By Bruce Hakutizwi

For many of us, when we think of manufacturing, we think of large factories churning out auto parts, machinery, or other large scale operations. The truth is that many of these types of operations have been moved overseas to countries such as China and India, where labor is cheaper, so factory-made items are cheaper to produce.

But what about smaller factories, the ones that still operate in the U.S. and work hard to produce everyday goods that we all use? For those makers, crafters, and artisans, one thing is for certain: things will continue to shift in the marketplace thanks to constant changes in the political and economic environment. Let’s take a look at how some of these changes might impact your business in the coming year.

Political and economic factors

Without getting political, we do have to (briefly) discuss some happenings in the news, particularly in the areas of politics and the economy. The two often go hand-in-hand and tend to have an effect on one another, especially when it comes to manufacturing businesses in the U.S. Because we are a consumer-driven economy, manufacturing plays a role in everything we buy: food, textiles, wood and paper, chemicals, and more. When manufacturing suffers, so does our economy.

Tax Cuts and Jobs Act of 2017

While we cannot yet know the full effect of the Tax Cuts and Jobs Act, passed in 2017, many experts speculate that it will help small businesses, including manufacturing. Depending on how your business is set up, the tax cuts can work in your favor. For example, if your business is set up as a C corporation (as many are), then you’ll likely see the benefit of these tax cuts. However, there’s a chance that some small C corporations may end up paying a bit more than before.

If your business has been waiting to buy a new asset (which could include anything from new machinery to a company car), then the time is right. Under the new tax law, new asset purchases can equal big savings. Check with a CPA to determine your expected tax liability.

Newly imposed tariffs

New tariffs on China, designed to help bring manufacturing jobs back to America, have actually not had their intended effect. Instead of driving manufacturing operations back to the U.S., many companies have simply chosen to move their operations to other Asian countries, where labor and other costs continue to be cheaper.

Additionally, for those who rely on a supply chain of raw materials to keep their manufacturing business afloat, the tariffs have only served to slow these operations down, making it more difficult to obtain necessary imported goods in a timely manner, and at a higher cost than before. Expect this to have a continued impact on your manufacturing business in the coming year, or until these tariffs are lifted.

Other influencing factors

However, it’s not all bad news for U.S. manufacturers. The president has a busy year planned, as far as trade is concerned. For example, an impending free-trade agreement with South Korea could help keep costs of certain materials down, making it easier for U.S. manufacturing companies to keep doing business.

Another factor that will continue to influence the way manufacturing businesses are run is the increased availability of new technology, such as artificial intelligence (AI), drones, and more. These new inventions will continue to change the way all business is conducted, and that includes manufacturing.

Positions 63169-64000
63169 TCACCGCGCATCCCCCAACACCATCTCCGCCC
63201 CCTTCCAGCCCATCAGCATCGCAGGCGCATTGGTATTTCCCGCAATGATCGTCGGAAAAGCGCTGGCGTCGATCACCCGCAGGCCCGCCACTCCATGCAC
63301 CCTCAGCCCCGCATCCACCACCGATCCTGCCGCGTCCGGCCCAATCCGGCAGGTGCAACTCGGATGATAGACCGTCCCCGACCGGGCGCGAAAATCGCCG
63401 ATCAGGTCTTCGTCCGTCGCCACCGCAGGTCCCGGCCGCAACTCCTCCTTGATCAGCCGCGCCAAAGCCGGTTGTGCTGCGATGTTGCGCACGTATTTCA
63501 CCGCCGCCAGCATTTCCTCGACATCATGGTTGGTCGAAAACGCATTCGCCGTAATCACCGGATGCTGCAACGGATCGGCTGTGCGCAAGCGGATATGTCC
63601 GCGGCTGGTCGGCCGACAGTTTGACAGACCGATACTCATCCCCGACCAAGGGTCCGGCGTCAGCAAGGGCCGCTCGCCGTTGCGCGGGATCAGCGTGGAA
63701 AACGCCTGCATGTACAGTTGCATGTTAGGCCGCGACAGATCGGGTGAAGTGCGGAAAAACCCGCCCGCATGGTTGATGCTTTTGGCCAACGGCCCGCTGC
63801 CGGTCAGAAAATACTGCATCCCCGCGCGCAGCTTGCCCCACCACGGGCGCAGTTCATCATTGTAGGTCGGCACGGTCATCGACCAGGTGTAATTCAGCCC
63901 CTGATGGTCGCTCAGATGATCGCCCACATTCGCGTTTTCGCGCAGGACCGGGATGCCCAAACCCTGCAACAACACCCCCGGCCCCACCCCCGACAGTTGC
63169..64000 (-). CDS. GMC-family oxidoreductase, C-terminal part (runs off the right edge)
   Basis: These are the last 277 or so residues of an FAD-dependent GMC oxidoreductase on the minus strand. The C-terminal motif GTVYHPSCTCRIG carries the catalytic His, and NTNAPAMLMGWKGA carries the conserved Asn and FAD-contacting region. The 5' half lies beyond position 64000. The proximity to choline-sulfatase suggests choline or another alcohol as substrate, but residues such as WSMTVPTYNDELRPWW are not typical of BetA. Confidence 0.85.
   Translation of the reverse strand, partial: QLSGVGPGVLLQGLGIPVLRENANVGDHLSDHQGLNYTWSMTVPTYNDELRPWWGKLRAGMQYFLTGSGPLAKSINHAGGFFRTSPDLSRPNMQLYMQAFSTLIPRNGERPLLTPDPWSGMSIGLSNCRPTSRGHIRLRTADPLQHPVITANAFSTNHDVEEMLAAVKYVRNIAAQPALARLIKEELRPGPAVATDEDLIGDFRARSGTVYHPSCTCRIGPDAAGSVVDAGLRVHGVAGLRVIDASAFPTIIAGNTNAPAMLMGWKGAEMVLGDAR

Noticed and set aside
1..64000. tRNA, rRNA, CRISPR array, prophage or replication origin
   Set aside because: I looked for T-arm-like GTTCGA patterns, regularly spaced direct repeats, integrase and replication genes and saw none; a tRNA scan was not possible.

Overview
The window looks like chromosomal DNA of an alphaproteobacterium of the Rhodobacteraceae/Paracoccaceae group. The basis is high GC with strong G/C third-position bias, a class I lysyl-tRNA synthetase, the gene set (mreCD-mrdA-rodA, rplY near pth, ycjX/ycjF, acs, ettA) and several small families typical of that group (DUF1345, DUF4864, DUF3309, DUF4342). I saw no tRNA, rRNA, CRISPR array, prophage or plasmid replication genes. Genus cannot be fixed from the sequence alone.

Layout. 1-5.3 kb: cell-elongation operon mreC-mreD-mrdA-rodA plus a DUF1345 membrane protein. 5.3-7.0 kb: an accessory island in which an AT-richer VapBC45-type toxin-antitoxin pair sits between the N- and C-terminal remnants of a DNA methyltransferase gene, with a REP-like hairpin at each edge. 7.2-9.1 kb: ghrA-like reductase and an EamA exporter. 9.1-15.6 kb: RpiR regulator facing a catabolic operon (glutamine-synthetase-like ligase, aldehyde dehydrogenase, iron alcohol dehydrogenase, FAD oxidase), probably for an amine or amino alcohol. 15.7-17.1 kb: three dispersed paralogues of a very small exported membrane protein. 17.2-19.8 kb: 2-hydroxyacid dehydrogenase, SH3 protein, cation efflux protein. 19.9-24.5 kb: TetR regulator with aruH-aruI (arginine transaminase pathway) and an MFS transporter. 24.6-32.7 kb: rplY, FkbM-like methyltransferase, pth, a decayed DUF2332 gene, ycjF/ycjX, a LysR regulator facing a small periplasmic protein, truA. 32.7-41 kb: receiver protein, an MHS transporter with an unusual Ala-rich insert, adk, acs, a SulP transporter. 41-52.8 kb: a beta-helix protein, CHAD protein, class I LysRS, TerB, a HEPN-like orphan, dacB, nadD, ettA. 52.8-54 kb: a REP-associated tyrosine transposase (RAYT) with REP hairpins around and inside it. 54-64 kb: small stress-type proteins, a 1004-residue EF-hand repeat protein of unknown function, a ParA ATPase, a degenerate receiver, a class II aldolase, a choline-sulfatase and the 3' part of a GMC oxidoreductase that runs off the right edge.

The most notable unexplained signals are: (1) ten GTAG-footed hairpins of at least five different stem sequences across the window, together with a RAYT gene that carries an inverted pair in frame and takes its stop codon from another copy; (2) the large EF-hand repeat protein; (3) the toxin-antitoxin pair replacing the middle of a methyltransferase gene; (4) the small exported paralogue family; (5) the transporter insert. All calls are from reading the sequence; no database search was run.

Keep your manufacturing business running smoothly

It takes more than just hard work and good old-fashioned American ingenuity to keep a manufacturing business running smoothly. Here are a few ways you can make things easier on yourself in the coming year:

  • Focus on inventory management – streamline operations to keep inventory low while still being able to fill orders in a timely manner.
  • Maximize workshop productivity – make sure your workshop is well-organized and everyone is able to easily get to the materials they need without too much hassle. This will streamline your operations and make it easier for your shop to churn out as many high-quality goods as possible.
  • Emphasize good employment practices – happy employees are the key to a successful manufacturing business. Make sure your employees are safe and well-cared for.
  • Invest in marketing and customer engagement – you could produce the finest goods in the world, but without proper marketing practices, no one will know about it. If marketing isn’t your thing, consider hiring a marketing agency to help you out.
  • Diversify your eCommerce offerings – No matter where your product lives (online or in a brick and mortar store), it’s always a good idea to sell product on multiple platforms.

The outlook for U.S. manufacturing in 2019 is a mixed bag. But, with foreknowledge and diligence, your American manufacturing company can certainly succeed in the coming year.

Bruce Hakutizwi is the Director of Dynamis, owner company of, a global online marketplace for buying and selling businesses. With more than 60,000 business listings, it attracts 1.4 million buyers every month. Bruce manages business development, account management, content building, client acquisition and retention in United States of America, Canada, South Africa, and Europe. He frequently writes about entrepreneurship and small business ownership. Connect @BizForSaleUS

Made in the USA stock photo by karen roach/Shutterstock